I’ve been an ardent supporter of The Nature Conservancy since about 1980 when my older brother, standing next to the bunk beds in our shared Northern Virginia bedroom told me about a group quietly buying up valuable real estate to protect wildlife. He rightly thought I’d be interested in such activities. You may honestly question my passion for habitat conservation though as I did not immediately apply for membership. The excuse that I was only eleven years old is feeble even to my embarrassed ears.
Fast forward to now and I’m a longtime member of The Nature Conservancy. When the annual renewal arrived, I jumped on the internet bandwagon and paid my dues online. Imagine my surprise when this envelope was left in the mailbox up on the county road. My legal name isn’t Deep Hollow and I’ve been a faithful member for 28 years. Obviously, wires have been crossed. I predict that this internet thing people are starting to talk about will ultimately fail.
Excluding the federal government, the largest landowner in Carroll County is the Nature Conservancy. For years The Nature Conservancy of Arkansas had recognized many threats to the rivers of the Ozarks, and analysis determined that the most important river to protect was our own Kings River. In 2010, the Nature Conservancy purchased seven miles of the Kings River and established the Kings River Preserve. It has been called a crown jewel of the Conservancy’s work in the state.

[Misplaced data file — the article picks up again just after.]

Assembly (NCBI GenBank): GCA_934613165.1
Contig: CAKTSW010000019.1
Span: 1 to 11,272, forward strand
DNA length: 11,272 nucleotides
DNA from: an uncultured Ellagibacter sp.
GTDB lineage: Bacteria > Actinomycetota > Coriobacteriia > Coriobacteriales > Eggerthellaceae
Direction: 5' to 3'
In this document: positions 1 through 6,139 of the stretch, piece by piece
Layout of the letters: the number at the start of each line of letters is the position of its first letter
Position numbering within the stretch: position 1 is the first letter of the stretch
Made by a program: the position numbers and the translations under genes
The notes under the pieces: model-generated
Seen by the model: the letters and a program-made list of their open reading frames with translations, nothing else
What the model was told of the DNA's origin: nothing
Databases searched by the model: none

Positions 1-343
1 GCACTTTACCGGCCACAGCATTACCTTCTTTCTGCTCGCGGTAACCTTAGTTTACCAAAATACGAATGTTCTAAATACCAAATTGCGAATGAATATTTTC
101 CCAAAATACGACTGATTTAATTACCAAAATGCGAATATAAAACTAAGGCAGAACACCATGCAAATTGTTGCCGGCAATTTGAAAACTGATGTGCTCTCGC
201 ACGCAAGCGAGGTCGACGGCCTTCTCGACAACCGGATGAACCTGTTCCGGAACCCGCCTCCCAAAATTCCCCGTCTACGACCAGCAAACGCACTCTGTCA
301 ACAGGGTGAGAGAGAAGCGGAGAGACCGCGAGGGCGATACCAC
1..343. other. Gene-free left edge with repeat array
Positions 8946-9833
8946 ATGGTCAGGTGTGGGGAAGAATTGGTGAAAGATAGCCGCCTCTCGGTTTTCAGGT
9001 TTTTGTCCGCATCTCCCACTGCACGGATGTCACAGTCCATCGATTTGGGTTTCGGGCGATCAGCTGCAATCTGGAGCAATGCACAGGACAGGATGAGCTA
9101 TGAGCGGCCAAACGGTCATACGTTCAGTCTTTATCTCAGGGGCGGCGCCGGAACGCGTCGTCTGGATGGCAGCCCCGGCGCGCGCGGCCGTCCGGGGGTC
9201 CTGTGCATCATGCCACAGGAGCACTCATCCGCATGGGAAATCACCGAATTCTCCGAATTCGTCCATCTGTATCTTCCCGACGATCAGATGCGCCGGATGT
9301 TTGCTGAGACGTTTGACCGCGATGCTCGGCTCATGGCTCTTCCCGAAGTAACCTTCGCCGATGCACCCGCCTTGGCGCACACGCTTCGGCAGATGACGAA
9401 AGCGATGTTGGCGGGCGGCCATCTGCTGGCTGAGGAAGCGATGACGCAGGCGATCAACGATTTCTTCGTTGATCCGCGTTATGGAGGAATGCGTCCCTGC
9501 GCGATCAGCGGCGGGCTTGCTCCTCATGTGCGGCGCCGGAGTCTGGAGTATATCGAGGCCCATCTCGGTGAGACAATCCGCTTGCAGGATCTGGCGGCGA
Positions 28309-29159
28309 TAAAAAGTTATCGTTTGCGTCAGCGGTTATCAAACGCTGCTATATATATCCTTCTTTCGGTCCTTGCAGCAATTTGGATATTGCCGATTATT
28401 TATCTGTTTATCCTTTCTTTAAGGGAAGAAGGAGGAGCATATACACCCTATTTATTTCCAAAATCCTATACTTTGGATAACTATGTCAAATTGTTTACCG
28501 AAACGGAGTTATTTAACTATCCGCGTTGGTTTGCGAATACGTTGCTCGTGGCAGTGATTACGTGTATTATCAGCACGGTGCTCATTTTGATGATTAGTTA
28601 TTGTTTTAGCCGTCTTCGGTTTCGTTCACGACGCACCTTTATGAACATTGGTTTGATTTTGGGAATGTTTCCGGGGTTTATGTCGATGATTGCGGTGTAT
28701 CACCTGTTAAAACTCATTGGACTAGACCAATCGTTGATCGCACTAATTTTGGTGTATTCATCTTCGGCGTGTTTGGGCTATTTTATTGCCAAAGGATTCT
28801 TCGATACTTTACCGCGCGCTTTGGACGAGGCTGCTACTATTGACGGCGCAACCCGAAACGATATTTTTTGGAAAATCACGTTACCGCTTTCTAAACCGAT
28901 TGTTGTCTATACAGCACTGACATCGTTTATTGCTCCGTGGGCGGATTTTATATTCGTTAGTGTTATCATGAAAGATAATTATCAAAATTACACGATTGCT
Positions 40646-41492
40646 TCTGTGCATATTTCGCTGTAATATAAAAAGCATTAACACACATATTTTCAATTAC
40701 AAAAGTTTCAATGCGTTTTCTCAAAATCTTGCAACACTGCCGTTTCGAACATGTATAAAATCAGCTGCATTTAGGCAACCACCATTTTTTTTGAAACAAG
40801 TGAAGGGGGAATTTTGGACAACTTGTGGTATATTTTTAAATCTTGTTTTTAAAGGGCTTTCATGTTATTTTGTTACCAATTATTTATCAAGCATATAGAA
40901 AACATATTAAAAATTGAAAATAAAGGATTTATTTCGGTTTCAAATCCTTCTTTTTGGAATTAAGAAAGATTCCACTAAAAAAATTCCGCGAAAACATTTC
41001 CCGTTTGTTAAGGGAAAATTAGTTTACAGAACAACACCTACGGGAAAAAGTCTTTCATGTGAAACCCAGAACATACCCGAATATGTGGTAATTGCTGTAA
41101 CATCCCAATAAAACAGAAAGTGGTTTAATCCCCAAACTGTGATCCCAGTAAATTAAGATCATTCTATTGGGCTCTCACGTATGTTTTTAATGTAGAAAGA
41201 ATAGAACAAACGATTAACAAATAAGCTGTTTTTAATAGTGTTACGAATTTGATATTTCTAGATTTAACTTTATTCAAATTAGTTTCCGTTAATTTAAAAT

The preserve is so large because the previous landowner spent decades building the property, which eventually encompassed 15 different farms along the Kings River. One of the farms now owned by the Conservancy is my great-grandfather Southerland’s 600-acres located primarily in the Mason Bend near Trigger Gap.
Tim Snell is the Associate State Director of Water Resources for the Nature Conservancy of Arkansas and has been instrumental in the preservation and management of the Kings River Preserve. Talking with him, he said that the seven-mile stretch purchased is nearly pristine and there are many reasons to keep it that way. The preserve not only provides habitat for several rare species and a wilderness quality float location, but the Kings River feeds Table Rock Lake that provides drinking water to dozens of communities.
Soil erosion along the river is a major cause of water quality degradation, especially during flooding. There has been progress stabilizing the riverbanks with a multitude of advanced methods, including the planting of 40,000 additional trees. The Nature Conservancy has an extensive cadre of scientists, specialists and technical advisors who have provided expertise to improve the river corridor meandering through the Kings River Preserve.
There is always talk of eco friendly tourism in Eureka Springs and it doesn’t get any greener than this. If you get a chance, call a river outfitter and see for yourself.
The bluffs and otters and trophy small mouth bass are impressive, but what amazes me are those giant crawdads found only in the Ozarks. Did you know they can get nearly a foot long?
The Nature Conservancy has announced it purchased 4,557 acres on the Kings River south of Eureka Springs, Arkansas. This would be the land owned by the family of the late J. Hugh Liedtke of Pennzoil Oil. While he was alive, J. Hugh Liedtke was the largest land owner in Carroll County.
I’d heard a rumor that the land was going to be developed and feared the worst. Instead, seven miles of the Kings River will be protected. That stretch of the river includes the Mason Bend where the John Southerland farm was located and my Granny was raised.